When people get braces on their teeth, the reason is usually to improve appearance.
But scientists have found that having straight teeth improves our sense of balance and posture.
People with 'overbites' or 'underbites', crowded teeth or wonky teeth - known to dentists and orthodontists under the general heading of malocclusions - are less steady on their feet, the researchers discovered.
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The theory that a bad bite may affect the whole body was tested on ten physically active people. The Spanish researchers, in a paper in Neuroscience Letters, said: "A remarkable finding of the study was that dental occlusion significantly influenced the balance control of the subjects."
Having a bad bite meant worse balance, they found, particularly when the subjects were tired.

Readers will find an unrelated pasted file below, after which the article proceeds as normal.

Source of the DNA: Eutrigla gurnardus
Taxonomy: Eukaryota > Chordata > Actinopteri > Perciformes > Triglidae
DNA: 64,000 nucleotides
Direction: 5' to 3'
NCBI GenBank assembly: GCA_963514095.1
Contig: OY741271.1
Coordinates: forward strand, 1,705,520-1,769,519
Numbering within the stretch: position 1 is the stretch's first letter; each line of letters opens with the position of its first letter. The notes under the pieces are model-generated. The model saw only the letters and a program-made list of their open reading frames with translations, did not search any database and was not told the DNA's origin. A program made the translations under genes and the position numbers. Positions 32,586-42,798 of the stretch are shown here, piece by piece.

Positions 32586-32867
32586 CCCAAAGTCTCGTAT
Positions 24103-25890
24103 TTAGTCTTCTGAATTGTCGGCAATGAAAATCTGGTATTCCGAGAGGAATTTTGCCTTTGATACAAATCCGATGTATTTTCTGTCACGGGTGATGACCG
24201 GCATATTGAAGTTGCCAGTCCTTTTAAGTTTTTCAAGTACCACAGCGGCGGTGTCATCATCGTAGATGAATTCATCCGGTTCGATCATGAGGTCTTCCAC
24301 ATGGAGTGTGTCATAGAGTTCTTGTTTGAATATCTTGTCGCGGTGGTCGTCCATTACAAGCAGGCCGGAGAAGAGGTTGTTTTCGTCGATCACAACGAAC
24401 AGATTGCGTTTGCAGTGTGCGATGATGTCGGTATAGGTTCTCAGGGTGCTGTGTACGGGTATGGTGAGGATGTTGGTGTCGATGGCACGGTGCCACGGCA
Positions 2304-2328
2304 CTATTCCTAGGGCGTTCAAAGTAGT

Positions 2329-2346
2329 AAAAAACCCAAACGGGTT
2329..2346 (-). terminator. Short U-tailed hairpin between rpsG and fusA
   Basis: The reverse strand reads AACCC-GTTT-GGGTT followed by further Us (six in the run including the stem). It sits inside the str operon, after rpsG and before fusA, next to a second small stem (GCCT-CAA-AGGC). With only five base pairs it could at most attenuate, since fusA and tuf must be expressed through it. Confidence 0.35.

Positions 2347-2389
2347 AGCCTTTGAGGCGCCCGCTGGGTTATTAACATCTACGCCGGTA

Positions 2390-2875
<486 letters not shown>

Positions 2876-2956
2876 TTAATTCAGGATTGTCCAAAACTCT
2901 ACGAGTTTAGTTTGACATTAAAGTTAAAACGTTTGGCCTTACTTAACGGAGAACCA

The researchers said the link between bad bite and bad posture was not obvious in everyday conditions, but came into play with conditions that worsen the body's stability - such as obesity.
It may also have an effect on athletes, playing a key role in how well they perform, as well as making them more likely to get strains when they become more tired.
The link may be because the main nerve responsible for chewing - the trigeminal - is closely linked to the vestibular nucleus, the part of the brain responsible for balance control, as are our neck and jaw muscles.
Lead researcher Sonia Julia Sanchez said: "It would be helpful for both the general population and athletes to consider correcting dental occlusions to improve postural control and thus prevent possible falls and instability due to a lack of motor system response."